There’s a lot of energy and discussion around diversity, and hiring women-owned businesses as suppliers. But recent statistics show that they are not advancing or growing at the rate other organizations do.
- 3 percent of U.S. venture capital goes to all-women founding teams
- 17 percent of U.S. venture capital goes to founding teams with at least one woman*
- Of the 13 unicorns at HRTech, only one has a female CEO
- Zero of the company winners of the 2021 Top Products in HRTech have women as co-founders
For these reasons, and more, a panel consisting of women founders and corporate HR tech buyers convened at HRTech. Stories Inc. co-founder and partner Lauryn Sargent was a participant on the panel, along with Allyn Bailey, Head of Talent at the Genius Group and a co-founder of the Talent Rebel Alliance; Molly Weaver, Senior Director of Talent Acquisition for Children’s Mercy in Kansas City, Missouri; and Athena Karp, Founder and CEO of HiredScored.
These women leaders were brought together by Tracey Parsons, founder and CEO of WORQDRIVE, who facilitated a discussion on what’s preventing women businesses from further permeating supplier lists in HR Tech.
Over the course of just one hour, they delved into:
- Effectiveness of supplier diversity goals
- New data that breaks down supply chain diversity representation + actions
- A majority of companies have women making the HR tech buying decisions … but they’re not buying from women
- Why saying “yes” to women-owned businesses is important
- Ways to support women-owned HR tech companies
The Effectiveness of Supplier Diversity Goals
Yes, companies have supplier diversity goals. While it’s clear that companies are collecting the data of women-owned businesses competing for RFPs, there’s no evaluation or reflection of this information when companies select vendors. Instead, companies are publicly committing to diversifying their supplier base, but in reality they are going through the motions by collecting the data. They’re not using the data to inform a more diverse vendor selection process, or even using it as criteria in the selection itself.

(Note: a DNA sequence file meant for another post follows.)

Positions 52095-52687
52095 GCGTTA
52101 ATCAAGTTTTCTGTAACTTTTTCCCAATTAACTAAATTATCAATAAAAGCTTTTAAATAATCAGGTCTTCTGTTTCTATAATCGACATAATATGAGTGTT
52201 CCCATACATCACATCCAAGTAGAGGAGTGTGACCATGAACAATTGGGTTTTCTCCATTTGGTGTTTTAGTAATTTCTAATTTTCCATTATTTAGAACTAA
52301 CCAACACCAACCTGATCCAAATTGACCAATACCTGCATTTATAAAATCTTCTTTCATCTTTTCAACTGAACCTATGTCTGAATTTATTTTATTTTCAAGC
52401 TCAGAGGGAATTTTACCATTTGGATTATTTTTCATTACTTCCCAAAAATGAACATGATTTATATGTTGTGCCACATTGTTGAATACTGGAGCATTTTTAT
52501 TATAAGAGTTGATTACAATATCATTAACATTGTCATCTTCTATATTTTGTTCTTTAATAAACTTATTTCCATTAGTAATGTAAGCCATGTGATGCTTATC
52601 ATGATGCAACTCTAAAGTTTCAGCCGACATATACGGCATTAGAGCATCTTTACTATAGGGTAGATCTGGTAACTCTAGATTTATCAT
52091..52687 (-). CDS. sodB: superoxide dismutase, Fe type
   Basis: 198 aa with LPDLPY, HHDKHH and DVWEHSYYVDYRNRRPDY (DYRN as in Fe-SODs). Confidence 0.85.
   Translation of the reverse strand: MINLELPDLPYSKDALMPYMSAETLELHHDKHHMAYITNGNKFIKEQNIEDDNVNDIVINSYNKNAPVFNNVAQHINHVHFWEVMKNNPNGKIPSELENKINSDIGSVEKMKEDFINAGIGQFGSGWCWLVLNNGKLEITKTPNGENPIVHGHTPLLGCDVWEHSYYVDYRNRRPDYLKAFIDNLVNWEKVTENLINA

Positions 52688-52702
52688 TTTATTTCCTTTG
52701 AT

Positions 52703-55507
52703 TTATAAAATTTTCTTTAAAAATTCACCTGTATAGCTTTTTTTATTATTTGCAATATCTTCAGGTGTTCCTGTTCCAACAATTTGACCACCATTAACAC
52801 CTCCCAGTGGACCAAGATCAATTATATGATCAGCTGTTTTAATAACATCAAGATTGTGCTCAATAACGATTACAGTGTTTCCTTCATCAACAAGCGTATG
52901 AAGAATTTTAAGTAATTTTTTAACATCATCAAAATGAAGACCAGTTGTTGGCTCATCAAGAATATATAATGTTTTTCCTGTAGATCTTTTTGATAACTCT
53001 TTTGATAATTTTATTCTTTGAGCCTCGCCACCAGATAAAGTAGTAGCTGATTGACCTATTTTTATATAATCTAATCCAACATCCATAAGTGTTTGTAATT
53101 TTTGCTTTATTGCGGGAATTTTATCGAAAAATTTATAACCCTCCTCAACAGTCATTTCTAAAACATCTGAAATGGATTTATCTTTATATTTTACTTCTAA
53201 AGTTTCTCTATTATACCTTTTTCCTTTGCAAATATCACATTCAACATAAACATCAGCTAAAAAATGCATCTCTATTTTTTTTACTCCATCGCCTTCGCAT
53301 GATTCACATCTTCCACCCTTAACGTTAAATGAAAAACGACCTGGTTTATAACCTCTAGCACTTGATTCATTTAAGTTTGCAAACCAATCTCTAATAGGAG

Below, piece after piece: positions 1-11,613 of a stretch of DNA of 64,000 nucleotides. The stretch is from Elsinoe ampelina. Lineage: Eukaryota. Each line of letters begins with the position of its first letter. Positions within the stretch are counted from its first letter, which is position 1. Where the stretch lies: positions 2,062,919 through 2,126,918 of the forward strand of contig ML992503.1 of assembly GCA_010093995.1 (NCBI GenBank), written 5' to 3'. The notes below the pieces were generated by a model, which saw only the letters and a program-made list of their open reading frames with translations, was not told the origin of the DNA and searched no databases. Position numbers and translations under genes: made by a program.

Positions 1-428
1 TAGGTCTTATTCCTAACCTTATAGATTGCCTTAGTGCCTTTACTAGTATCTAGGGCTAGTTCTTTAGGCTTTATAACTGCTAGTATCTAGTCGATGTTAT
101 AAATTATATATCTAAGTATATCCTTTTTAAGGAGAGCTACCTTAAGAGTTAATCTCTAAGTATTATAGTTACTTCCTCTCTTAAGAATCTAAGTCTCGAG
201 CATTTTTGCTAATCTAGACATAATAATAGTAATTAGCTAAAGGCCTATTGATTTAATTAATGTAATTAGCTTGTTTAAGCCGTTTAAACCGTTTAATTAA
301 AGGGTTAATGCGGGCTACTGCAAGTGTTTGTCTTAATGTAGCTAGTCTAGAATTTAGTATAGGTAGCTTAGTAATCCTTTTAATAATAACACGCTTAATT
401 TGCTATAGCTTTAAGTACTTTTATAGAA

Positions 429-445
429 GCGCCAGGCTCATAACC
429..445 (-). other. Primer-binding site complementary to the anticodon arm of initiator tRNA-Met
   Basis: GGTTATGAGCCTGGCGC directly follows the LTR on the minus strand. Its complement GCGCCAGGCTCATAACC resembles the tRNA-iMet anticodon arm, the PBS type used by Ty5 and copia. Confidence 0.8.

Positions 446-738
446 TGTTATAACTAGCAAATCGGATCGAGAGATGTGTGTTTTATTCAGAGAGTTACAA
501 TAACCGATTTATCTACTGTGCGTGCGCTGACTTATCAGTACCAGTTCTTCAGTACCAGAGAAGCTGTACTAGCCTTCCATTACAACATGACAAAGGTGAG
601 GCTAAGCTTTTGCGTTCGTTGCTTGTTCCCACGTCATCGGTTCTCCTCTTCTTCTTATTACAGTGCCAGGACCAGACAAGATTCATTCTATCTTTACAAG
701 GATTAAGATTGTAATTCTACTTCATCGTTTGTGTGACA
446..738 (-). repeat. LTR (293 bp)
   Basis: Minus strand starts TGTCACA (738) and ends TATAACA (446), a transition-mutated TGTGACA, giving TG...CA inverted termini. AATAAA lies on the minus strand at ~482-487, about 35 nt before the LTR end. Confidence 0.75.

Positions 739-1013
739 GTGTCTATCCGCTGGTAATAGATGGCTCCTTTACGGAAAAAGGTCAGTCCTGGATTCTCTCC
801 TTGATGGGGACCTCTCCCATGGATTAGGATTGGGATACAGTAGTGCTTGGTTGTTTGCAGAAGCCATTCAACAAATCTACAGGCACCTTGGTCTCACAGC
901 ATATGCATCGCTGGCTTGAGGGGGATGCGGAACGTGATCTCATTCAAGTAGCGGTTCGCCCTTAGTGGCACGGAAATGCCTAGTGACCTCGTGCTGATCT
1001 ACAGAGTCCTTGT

“It’s like taking the reservation, but not holding the reservation,” Tracey Parsons joked, in reference to Seinfeld.
Diving Into Data
Co-panelist Athena searched for recent HR Tech supplier diversity data. Finding little information, HiredScored conducted their own survey, led by Chief of Staff Alex Hornick. 85 HR tech buyers responded, and their responses were discussed throughout the panel.
Women Buyers, What Gives?
Most of the HR leaders responsible for HR Tech buying decisions are women themselves. Tracey said, “The last data I saw, 67 percent of CHROs in the Fortune 2000 are women. And I have heard from a lot of them on discovery and sales calls that buying from a ‘boutique’ firm like mine feels risky.”
There may be a perceived risk to buying from small women-owned companies. That is a total myth.
Buying from women-owned businesses is a better return on investment. When you say yes to women suppliers, you can realize a better ROI. A study conducted by the Hackett Group demonstrates that working with a certified business can increase profitability with as much as 130 percent return on investment.
And it’s not just your return on investment for your companies, according to the Kauffman Foundation, private, women-owned, tech companies achieve 35% higher ROI than their male counterparts.
The Power of Saying “Yes“
It’s important to say yes to women. Take a chance on a woman-owned company. Be the “yes” that makes it possible for women-owned businesses to succeed. By saying yes, more opportunity is created for women overall.
If you promote inclusion in your business, in your hiring, in your personal values, it’s important that you are who you say you are. Showing up for women through hiring women-owned companies gives proof to your promises, such as your company’s public pledges about gender inclusion. It’s an outward action that reflects your inner values of gender equity and equality. It’s an action that earns the trust of your customers, employees and communities who are looking to see how you’re making progress towards greater inclusion.
Ways to Say “Yes”
Buying from women-owned businesses is the best way to support them. But there’s ways to get creative if you’re a buyer who is struggling to diversify your supplier base. Some advice from our panel:
“You can start with a pilot,” recommended Allyn. “They just need a foot in.”
“Realize buying from small businesses is not a risk,” advised Molly. “Some of the best vendor experiences I have had are from small businesses. They can actually give you better service and more attention, more willingness to try new things in pursuit of making both of us successful.”
And, in the case when women-owned businesses are not selected, there’s still ways you can help. Give feedback on why they weren’t selected, and what they can do to win next time.
Interested in starting with “yes” now?
Stories Inc. is woman co-founded and co-owned. We expertly uncover employees’ stories that bring company values to life. When you need a culture content agency partner, we’d love to be your “yes.” To learn more, contact us or book 15 minutes on our calendar.